A breakthrough has occurred in the 17-week Algonquin blockade of a logging road at Barrière Lake.
Quebec Superior Court Judge Rejean Paul, who spent eight months as the federal mediator in the dispute, has made a series of recommendations that were quickly accepted by the federal government and could allow the blockade to be taken down in coming weeks.
In a two-page letter sent to Indian Affairs Minister Ron Irwin Jan. 28, Justice Paul effectively takes the side of the Algonquins who set up the blockade last October.
“It’s a relief the judge has come to his senses,” said Michel Thusky, a spokesman for the protesters in Barrière Lake.
But Thusky cautioned that Paul’s letter addresses only some of the Algonquin concerns, particularly a year-long leadership dispute in the community.
He said agreement is still needed on other issues before the blockade comes down: like forestry and reopening the community’s school, which has been closed for the past year.
Paul’s recommendations support what the blockade organizers have been saying for the past year: only people connected to the community and its traditional land base should be allowed to choose Barrière Lake’s chief.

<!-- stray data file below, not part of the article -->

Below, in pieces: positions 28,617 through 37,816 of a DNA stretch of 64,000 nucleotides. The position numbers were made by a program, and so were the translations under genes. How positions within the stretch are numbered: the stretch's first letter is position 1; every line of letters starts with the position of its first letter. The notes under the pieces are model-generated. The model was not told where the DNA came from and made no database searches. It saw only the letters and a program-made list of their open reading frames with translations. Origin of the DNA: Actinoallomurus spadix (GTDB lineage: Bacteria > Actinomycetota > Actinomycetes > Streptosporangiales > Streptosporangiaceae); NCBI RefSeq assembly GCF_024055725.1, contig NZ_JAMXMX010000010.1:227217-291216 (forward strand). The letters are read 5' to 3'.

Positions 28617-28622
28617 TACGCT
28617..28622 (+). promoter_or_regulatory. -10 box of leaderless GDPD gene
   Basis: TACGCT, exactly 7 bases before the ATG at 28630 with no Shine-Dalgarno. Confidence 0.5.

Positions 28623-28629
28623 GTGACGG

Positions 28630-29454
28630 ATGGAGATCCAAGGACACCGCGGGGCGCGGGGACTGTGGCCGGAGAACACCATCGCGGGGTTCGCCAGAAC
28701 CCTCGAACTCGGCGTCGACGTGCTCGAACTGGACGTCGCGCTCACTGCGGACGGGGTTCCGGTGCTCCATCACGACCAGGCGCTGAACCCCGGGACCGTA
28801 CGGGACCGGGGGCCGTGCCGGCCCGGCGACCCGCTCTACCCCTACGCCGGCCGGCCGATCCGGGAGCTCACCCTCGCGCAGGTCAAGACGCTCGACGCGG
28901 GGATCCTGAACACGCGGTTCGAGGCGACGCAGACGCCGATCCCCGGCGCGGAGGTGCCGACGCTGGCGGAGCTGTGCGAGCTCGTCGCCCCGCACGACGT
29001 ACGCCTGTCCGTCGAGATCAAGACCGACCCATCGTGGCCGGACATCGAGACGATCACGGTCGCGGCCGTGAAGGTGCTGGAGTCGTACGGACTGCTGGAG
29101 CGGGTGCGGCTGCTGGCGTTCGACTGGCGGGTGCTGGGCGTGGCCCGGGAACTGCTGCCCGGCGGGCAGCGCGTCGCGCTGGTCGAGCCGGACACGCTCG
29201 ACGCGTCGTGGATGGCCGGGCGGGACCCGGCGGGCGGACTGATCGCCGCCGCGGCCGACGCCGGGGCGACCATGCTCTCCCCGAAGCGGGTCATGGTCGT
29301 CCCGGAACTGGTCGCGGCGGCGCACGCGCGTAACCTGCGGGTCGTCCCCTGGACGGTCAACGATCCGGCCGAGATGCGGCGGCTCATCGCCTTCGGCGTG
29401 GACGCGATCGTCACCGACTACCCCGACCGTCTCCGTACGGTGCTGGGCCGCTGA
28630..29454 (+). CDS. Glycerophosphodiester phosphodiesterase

It might seem like a simple point, but for the past year Barrière Lake has been in turmoil because of debate over that issue involving two factions of Algonquins and the federal government.
The community hasn’t had a chief or school for the past year. Health services have been disrupted to the point where one community member, Helen Wawatie, had to have a finger amputated because she is a diabetic and reportedly couldn’t get the proper medical attention.
But there may still be some bumps to iron out before the dispute is finally laid to rest. Judge Paul’s recommendations are not flying with the group of Algonquins who got put in charge of the band when Indian Affairs stepped in and removed chief Jean-Maurice Matchewan a year ago.
Anthony Vincent, a member of that group, said Paul lacked “objectivity” and accused him of helping Indian Affairs cover up corruption that previous chiefs in Barrière Lake had engaged in.
Vincent spoke of an elaborate conspiracy that includes Paul, the Catholic Oblate order and certain Indian Affairs officials bent on covering up corruption and sexual abuse at Barrière Lake.
Vincent promised his group will oppose Paul’s recommendations, but wouldn’t say how.